World Refugee Day in Syria: “We are bearing witness”
On World Refugee Day, Catherine Carter reports from the Lebanon/Syria border.
Fadi* was 9 when his village came under siege. His mother tells me that Fadi was brave, and insisted on being the one to gather food and water for the family, even when the bullets were flying. Without his father at home, Fadi was the man of the house.
He is nonchalant about this remarkable courage when I ask him. “Some children are brave, and some get afraid and go and hide. Some are scared and others cry, and others are like me and are brave.”
The 10-year-old shrugs, not wanting to dwell on it, but perhaps secretly delighted to have his bravery recognised in front of a group of people.
Although Fadi gathered supplies in Syria when he could, they quickly ran out. With no safe routes in and out of the village, families were trapped between armed men and hunger.
The ‘death journey’
“People kept trying to leave but it was very difficult. They would leave in small groups: maybe 10 or 20 people. This was because we knew that large groups would be killed. One group went after another.
“There was a crossing which was pot luck whether or not you would be shot dead going through, you might cross, or you might not. It was very dangerous and so difficult that our hearts were racing until we arrived. We called this journey the ‘death journey’.”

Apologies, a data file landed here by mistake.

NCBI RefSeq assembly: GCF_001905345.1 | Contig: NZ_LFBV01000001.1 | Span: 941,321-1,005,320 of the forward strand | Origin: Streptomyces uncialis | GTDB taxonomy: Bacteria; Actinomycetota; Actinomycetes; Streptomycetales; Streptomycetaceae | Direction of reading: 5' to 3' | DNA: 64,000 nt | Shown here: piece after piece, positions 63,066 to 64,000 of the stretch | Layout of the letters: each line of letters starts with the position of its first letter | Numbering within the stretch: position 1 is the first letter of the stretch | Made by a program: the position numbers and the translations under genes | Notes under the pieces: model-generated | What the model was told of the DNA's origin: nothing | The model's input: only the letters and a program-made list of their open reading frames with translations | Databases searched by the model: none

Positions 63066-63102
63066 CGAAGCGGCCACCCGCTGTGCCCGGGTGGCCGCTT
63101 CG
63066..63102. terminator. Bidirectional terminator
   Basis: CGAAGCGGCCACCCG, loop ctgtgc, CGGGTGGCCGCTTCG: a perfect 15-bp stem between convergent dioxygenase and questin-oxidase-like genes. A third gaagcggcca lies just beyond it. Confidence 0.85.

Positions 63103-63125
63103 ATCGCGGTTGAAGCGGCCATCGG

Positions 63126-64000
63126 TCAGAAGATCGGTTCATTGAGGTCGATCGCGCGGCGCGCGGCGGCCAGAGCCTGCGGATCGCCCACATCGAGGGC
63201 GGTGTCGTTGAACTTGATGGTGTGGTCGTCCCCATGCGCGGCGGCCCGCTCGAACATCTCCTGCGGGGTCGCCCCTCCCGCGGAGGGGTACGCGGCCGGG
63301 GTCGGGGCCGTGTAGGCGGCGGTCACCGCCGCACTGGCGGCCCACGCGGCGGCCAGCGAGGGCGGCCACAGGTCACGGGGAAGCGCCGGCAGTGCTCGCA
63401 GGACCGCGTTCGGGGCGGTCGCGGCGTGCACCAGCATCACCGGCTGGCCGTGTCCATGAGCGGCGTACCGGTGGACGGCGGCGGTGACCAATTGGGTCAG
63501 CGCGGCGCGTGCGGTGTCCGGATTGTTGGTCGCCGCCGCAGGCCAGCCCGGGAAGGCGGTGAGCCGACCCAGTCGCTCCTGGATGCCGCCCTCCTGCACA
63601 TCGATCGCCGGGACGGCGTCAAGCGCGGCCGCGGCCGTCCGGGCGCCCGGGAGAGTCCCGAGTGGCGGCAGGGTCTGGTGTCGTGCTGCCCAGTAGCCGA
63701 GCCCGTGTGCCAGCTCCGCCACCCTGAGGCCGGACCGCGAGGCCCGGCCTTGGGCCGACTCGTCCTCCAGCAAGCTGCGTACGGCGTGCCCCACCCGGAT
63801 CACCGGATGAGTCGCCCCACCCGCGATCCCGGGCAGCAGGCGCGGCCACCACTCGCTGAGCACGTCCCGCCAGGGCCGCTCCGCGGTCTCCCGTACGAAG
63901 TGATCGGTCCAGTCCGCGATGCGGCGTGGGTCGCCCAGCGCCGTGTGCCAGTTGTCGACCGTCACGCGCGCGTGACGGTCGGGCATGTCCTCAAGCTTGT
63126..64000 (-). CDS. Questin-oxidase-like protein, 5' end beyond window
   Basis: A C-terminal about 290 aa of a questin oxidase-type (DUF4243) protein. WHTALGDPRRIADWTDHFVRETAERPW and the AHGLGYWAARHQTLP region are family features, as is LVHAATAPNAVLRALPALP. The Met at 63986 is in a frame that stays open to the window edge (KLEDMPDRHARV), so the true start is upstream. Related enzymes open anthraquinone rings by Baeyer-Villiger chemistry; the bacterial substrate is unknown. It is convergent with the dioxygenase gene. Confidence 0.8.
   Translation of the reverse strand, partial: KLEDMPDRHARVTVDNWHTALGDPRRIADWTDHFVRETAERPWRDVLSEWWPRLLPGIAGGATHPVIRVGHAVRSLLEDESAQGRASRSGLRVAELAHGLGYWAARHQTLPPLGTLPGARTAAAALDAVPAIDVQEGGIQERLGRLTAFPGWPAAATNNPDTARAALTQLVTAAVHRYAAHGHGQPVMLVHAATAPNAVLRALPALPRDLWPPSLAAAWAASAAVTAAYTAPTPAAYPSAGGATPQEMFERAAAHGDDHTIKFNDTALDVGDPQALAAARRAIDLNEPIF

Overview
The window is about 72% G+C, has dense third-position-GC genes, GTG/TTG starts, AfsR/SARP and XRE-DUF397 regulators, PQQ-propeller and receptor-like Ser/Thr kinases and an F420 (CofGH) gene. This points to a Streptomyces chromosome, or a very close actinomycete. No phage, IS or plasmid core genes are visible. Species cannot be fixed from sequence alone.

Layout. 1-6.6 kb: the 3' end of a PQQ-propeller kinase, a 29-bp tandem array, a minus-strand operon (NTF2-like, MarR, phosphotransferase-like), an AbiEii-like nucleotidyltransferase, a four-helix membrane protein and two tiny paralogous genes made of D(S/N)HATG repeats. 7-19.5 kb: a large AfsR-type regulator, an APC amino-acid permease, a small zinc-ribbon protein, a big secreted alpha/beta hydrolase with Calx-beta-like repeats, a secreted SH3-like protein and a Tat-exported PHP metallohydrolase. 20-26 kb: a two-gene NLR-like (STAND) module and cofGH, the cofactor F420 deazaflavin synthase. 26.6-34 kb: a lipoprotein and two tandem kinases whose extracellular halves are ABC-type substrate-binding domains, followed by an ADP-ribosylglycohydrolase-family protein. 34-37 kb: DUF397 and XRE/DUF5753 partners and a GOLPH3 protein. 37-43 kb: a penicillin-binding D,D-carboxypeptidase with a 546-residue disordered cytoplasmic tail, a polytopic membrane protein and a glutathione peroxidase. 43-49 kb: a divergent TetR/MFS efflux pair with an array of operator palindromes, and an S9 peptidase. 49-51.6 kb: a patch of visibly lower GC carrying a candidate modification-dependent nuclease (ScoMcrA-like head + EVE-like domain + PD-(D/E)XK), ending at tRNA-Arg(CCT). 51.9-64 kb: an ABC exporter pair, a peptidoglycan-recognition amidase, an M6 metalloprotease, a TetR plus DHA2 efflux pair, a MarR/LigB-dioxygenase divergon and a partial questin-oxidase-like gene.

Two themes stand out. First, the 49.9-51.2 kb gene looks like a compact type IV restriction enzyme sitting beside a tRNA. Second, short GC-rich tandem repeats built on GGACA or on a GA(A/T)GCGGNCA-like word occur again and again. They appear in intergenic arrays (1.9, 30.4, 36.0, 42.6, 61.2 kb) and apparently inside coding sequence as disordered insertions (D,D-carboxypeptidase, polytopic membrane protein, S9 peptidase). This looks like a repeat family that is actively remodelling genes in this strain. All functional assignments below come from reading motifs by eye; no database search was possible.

I ask Fadi what it was like in his village before he left. “I saw that when they see a child they shoot without hesitating. In our school they aimed missiles towards us, and when the missiles hit the school it destroyed half the building.
“I was not at school that day, but I saw it on fire. I have seen many bodies – in the streets, thrown outside homes, and even in the river. Some people you just never find.”
“You may never understand”
Scars of war
All of these words spill out of Fadi in a rush and he barely pauses for breath. He says he wants to talk about these things. But then he explains that we may never understand.
“Honestly, if I told you what Syria was like, and what those men have done to us, you would not believe me.”
Sometimes I wish that was the case. That maybe I could forget or dismiss the things I’ve heard as the wild imaginings of children. I can’t. I’ve seen torture scars on nine year olds. I’ve seen bullet holes on ten year olds.
Women have shown me pictures of their dead children, and I’ve seen grown men weep while describing the slaughter in their homeland.
I don’t think we will ever be able to forget the things I have heard here. And I don’t think we should. What Save the Children is doing is bearing witness to the lives of families surviving the worst excesses of war.
Even if these stories don’t get the airtime they should, they are written down, they are now a part of history. These families’ lives and their losses matter.
Their testimony can be denied, it can be covered up or ignored, but it can never be unwritten.
*name has been changed to protect his identity